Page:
from the world's big
Getting a good night's sleep just took on a whole new meaning.
- A new study introduces a new method for determining your personal circadian rhythm.
- This could have profound effects on combating cognitive disorders and helping patients understand when to take medicine.
- The blood test measures a person's biological clock to within 1.5 hours.
Photo: Yuris Alhumaydy / Unsplash<p>The human circadian rhythm approximates with the rising and setting of the sun, though that's not the final word in this story. Before electric lights we slept in <a href="https://www.sciencealert.com/humans-used-to-sleep-in-two-shifts-maybe-we-should-again" target="_blank">two shifts</a> — still within the timeframe of the rotation of the planet, however. As Daniel Pink writes in <em>When</em>, his book on timing, there is individual variation in this rhythm: 14 percent of humans are what he terms "larks" and 21 percent "night owls," while the majority are "third birds," meaning their midpoint of sleep is between 3–4 am.</p><p>How do you know what feathered vertebrate you are? It turns out your blood can tell you. A new test called TimeSignature, announced in a <a href="http://www.pnas.org/content/early/2018/09/05/1800314115" target="_blank">study</a> published in the <em>Proceedings of the National Academy of Sciences</em>, requires only two blood draws to inform you what your genes say about your circadian rhythms. </p><p>This follows previous, expensive tests requiring numerous blood draws at specific times of the day. TimeSignature measures forty different gene expression markers that signal when you should be sleeping. Though variation might exist dependent upon scheduling — I remember gruelingly working overnight shifts in the emergency room back in college — your genetic make-up doesn't lie. </p><p>Now we can pinpoint the hours we should be unconscious with previously unavailable precision. <a href="https://www.futurity.org/circadian-rhythm-blood-test-1865492-2/" target="_blank">According to</a> Northwestern University Feinberg School of Medicine assistant professor (and lead author of the study), Rosemary Braun,</p><blockquote>This is a much more precise and sophisticated measurement than identifying whether you are a morning lark or a night owl. We can assess a person's biological clock to within 1.5 hours.</blockquote>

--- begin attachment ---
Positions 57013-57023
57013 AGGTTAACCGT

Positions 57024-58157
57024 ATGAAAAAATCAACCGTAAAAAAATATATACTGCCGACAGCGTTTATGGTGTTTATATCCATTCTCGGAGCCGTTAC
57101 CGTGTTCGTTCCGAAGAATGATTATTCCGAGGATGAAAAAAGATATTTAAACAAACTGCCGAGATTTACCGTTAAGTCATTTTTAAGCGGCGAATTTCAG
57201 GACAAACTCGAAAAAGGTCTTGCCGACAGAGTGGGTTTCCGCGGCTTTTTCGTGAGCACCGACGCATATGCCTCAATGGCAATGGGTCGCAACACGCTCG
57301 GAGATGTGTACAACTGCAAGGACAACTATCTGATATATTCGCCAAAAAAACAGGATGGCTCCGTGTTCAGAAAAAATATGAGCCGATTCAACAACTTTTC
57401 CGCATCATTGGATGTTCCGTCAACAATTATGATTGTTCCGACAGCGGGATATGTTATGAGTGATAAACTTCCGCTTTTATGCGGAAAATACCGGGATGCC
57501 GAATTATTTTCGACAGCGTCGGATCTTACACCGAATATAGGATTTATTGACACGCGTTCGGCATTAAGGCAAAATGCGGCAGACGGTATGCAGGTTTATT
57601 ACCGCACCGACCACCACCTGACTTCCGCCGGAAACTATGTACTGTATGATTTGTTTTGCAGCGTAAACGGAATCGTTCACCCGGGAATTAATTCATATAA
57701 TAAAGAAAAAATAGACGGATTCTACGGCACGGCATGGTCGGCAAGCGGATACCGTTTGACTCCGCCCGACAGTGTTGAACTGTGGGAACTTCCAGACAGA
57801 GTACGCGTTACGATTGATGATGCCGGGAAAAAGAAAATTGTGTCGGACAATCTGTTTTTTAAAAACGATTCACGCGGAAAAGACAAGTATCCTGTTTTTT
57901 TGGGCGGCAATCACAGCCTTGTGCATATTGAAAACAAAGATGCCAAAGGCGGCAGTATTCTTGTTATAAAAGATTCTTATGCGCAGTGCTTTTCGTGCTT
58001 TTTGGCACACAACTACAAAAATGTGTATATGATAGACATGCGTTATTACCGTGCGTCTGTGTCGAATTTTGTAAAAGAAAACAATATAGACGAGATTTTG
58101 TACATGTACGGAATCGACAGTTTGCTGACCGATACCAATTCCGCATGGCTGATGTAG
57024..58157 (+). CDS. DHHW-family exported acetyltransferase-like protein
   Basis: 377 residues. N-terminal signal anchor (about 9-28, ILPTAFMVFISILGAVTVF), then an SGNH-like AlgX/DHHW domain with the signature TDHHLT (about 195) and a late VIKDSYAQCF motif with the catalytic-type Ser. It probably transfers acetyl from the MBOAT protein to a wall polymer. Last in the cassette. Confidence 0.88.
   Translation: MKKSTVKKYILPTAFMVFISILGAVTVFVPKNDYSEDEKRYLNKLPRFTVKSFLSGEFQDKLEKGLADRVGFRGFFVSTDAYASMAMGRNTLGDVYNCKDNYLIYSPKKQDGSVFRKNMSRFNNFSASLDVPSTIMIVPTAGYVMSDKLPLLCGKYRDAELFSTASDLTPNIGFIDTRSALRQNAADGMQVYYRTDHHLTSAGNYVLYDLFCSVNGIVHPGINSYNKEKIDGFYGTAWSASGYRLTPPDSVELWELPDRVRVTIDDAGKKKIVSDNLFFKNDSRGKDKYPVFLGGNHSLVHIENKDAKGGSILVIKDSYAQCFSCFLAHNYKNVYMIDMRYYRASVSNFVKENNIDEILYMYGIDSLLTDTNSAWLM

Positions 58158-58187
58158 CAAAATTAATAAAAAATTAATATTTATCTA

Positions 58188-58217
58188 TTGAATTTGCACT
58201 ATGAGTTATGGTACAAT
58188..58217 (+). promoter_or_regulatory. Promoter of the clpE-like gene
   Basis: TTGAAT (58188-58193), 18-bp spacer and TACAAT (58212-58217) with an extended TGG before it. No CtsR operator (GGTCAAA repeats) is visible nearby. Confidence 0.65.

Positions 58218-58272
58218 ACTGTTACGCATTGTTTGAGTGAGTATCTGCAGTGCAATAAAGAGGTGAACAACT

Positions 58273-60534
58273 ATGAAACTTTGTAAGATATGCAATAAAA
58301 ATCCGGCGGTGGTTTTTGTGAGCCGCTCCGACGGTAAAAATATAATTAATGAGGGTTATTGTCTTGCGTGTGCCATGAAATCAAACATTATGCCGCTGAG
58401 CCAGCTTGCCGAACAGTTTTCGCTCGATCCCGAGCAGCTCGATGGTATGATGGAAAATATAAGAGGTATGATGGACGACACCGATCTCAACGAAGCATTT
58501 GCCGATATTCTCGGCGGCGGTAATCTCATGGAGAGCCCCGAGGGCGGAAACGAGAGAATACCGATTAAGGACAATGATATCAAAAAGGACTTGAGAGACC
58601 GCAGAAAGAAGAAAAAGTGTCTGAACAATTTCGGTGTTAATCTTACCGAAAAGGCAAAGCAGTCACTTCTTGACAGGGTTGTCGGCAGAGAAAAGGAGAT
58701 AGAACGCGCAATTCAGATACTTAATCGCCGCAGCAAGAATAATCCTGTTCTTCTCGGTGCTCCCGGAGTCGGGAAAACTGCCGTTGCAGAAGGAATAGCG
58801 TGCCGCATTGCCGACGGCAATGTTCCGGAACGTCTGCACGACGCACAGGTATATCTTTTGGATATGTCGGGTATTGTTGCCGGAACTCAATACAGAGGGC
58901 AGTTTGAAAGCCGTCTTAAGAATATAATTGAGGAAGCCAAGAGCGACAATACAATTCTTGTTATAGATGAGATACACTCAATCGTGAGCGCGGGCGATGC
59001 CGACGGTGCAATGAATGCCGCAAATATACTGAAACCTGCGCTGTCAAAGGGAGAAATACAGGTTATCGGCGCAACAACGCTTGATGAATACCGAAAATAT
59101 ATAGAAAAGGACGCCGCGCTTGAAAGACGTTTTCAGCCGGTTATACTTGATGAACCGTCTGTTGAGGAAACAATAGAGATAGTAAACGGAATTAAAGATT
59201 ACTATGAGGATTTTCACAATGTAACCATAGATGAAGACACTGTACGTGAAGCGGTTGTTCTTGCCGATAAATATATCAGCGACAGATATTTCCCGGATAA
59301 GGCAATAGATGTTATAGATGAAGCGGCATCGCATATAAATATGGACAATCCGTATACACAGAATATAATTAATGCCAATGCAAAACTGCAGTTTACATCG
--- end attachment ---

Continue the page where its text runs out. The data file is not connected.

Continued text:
Scientists didn’t know why the sleep deprived experienced cognitive lapses, until now.
Few things are worse for your health than long-term sleep deprivation. The sleep deprived have a higher risk of quite a number of conditions including heart disease, hypertension, type 2 diabetes, obesity, and depression. Lack of sleep also has a deleterious effect on the brain, particularly on memory and cognition.